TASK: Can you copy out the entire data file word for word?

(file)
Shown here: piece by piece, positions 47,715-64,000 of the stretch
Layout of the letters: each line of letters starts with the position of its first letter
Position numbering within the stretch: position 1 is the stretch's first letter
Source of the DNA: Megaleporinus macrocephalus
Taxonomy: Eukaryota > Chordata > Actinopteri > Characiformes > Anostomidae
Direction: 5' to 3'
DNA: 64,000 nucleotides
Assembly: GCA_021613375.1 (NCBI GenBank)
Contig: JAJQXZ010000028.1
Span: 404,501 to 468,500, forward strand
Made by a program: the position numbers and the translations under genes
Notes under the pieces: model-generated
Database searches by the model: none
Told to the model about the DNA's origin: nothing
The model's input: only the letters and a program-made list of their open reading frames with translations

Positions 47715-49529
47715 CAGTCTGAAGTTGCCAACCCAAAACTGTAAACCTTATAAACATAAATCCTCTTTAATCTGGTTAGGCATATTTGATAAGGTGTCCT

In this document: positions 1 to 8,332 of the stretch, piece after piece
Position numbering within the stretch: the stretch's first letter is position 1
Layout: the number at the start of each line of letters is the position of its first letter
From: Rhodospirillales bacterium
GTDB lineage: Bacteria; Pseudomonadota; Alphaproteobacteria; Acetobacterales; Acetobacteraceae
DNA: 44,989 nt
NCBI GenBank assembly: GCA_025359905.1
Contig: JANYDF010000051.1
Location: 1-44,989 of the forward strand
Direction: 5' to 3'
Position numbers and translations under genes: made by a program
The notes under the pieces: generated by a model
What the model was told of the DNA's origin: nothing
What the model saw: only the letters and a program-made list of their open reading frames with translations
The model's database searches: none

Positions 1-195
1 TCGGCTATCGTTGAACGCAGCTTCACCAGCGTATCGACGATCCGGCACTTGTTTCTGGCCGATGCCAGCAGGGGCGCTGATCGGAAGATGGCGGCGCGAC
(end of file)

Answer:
Shown here: piece by piece, positions 47,715-64,000 of the stretch
Layout of the letters: each line of letters starts with the position of its first letter
Position numbering within the stretch: position 1 is the stretch's first letter
Source of the DNA: Megaleporinus macrocephalus
Taxonomy: Eukaryota > Chordata > Actinopteri > Characiformes > Anostomidae
Direction: 5' to 3'
DNA: 64,000 nucleotides
Assembly: GCA_021613375.1 (NCBI GenBank)
Contig: JAJQXZ010000028.1
Span: 404,501 to 468,500, forward strand
Made by a program: the position numbers and the translations under genes
Notes under the pieces: model-generated
Database searches by the model: none
Told to the model about the DNA's origin: nothing
The model's input: only the letters and a program-made list of their open reading frames with translations

Positions 47715-49529
47715 CAGTCTGAAGTTGCCAACCCAAAACTGTAAACCTTATAAACATAAATCCTCTTTAATCTGGTTAGGCATATTTGATAAGGTGTCCT

In this document: positions 1 to 8,332 of the stretch, piece after piece
Position numbering within the stretch: the stretch's first letter is position 1
Layout: the number at the start of each line of letters is the position of its first letter
From: Rhodospirillales bacterium
GTDB lineage: Bacteria; Pseudomonadota; Alphaproteobacteria; Acetobacterales; Acetobacteraceae
DNA: 44,989 nt
NCBI GenBank assembly: GCA_025359905.1
Contig: JANYDF010000051.1
Location: 1-44,989 of the forward strand
Direction: 5' to 3'
Position numbers and translations under genes: made by a program
The notes under the pieces: generated by a model
What the model was told of the DNA's origin: nothing
What the model saw: only the letters and a program-made list of their open reading frames with translations
The model's database searches: none

Positions 1-195
1 TCGGCTATCGTTGAACGCAGCTTCACCAGCGTATCGACGATCCGGCACTTGTTTCTGGCCGATGCCAGCAGGGGCGCTGATCGGAAGATGGCGGCGCGAC